Warren Gatland has a propensity for mind games but when he said his team for the start of Wales' challenge for a hat-trick of Six Nations titles was arguably his hardest selection, there was a ring of truth.
During the November internationals, Gatland was beset by a litany of key injuries but now he has the rarity of a virtually full-strength squad to select from. Such is the battle for places that not even being match-fit is sufficient to make the starting line-up for even the biggest names.
Captain Sam Warburton, despite being declared fit, will start the match against Italy from the bench, with Alun Wyn Jones taking over the captaincy, as he did for the British & Irish Lions finale when Warburton was unfit.
But merely being named in the squad following a shoulder injury which has ruled Warburton out since the Test against Australia two months ago is an indicator of how integral he is to Gatland's plans.
Warburton could yet start the match. Dan Lydiate was included in the starting line-up but he is a doubt, having left the camp early Tuesday to fly to Paris after his girlfriend went into labour.
Warburton is not the only fit player to miss out on a start. Gethin Jenkins was cleared for his 102nd Test at prop but the Wales management opted against it because of his injury problems in recent Six Nations campaigns, while the centre Jonathan Davies, recovering from a pectoral muscle injury, will play for the Scarlets at the weekend as Wales host Italy at the Millennium Stadium.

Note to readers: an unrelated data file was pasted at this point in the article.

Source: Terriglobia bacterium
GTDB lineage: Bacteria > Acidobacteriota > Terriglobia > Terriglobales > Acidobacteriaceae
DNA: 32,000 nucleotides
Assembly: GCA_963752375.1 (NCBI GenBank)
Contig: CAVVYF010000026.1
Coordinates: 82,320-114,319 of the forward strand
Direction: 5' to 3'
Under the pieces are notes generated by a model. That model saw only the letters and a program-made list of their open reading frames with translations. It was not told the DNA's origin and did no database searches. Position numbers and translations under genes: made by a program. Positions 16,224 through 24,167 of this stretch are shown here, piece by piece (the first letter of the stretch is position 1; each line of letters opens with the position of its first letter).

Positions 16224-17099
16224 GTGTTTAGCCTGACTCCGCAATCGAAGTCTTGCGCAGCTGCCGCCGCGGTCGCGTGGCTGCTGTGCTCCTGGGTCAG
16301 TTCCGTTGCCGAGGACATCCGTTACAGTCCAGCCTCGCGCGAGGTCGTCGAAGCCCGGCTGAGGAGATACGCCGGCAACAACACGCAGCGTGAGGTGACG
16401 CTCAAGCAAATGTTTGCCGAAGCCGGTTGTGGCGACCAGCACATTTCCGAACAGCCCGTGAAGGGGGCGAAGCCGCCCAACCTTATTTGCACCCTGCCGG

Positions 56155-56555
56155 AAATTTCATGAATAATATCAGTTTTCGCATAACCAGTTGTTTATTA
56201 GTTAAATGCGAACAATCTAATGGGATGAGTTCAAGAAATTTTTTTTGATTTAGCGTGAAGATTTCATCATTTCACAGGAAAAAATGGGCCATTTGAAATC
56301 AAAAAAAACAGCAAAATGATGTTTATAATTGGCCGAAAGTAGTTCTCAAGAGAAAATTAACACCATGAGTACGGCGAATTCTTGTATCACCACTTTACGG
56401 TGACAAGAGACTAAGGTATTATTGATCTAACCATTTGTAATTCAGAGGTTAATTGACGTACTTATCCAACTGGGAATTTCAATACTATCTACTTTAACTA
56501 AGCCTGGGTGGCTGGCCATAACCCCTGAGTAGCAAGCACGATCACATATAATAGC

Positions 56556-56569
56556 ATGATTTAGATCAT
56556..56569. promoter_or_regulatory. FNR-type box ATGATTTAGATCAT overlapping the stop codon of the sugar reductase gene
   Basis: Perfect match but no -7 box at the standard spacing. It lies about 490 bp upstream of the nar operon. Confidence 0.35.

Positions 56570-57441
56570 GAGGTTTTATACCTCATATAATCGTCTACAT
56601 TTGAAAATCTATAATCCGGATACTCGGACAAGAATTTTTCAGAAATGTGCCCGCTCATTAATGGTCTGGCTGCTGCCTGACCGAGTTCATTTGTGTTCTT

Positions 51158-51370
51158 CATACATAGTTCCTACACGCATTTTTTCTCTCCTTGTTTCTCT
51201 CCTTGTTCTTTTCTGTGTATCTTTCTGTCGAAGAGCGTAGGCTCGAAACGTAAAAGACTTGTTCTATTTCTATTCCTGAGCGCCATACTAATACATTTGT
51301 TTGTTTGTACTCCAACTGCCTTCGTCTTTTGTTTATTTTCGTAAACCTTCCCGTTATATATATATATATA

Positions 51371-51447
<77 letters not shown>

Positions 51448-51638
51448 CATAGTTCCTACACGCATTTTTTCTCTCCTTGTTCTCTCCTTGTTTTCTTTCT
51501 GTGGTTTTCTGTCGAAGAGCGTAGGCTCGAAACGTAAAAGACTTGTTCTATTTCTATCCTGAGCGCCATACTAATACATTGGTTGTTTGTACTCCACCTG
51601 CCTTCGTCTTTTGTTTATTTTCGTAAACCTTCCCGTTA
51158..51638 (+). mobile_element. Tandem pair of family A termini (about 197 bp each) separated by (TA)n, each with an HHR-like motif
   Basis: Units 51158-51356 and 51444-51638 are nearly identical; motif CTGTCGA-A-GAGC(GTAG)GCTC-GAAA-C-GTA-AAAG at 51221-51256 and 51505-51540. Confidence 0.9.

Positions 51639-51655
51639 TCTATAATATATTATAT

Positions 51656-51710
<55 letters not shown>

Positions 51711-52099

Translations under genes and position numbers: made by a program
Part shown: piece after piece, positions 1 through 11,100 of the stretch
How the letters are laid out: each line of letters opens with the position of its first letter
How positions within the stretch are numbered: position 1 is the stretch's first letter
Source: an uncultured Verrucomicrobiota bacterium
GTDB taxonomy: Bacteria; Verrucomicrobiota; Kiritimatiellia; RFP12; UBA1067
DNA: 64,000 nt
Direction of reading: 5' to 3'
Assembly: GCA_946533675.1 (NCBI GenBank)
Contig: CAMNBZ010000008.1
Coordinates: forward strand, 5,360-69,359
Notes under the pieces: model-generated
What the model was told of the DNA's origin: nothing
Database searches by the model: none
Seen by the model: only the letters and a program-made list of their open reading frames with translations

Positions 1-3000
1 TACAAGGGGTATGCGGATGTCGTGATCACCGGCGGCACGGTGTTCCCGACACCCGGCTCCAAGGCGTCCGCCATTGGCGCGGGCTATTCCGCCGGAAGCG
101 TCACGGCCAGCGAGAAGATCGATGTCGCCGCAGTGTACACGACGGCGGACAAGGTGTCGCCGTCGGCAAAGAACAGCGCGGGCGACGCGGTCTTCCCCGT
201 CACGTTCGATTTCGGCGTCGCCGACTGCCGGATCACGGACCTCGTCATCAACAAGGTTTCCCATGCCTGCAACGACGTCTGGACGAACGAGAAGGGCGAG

Of his selections, Gatland admitted: "This is the hardest team we've picked for a long time, whether it's the starting XV or the bench."
Dan Biggar, who was integral to Wales' Six Nations title win a year ago, can consider himself unlucky to miss out to Rhys Priestland at fly-half and Gatland admitted as much, reasoning the lack of runners at the Ospreys, in contrast to Wales' rampant back line, had harshly counted against him. Biggar does not even make the bench, the versatility of James Hook offering more options as and when required.
A year ago, Wales had a dire opening 40 minutes to their Six Nations against Ireland. The threat provided by the Azzurri will be a softer start but Gatland is wary of complacency, saying: "We need to make sure we get out of the blocks and don't get caught with our pants down."
He was asked how important history was, as Wales attempt to be the first team to win a hat-trick of Six Nations titles. "Massive," he said. "There's the potential to do something special. It's nice to talk about that and focus on that."Reuse content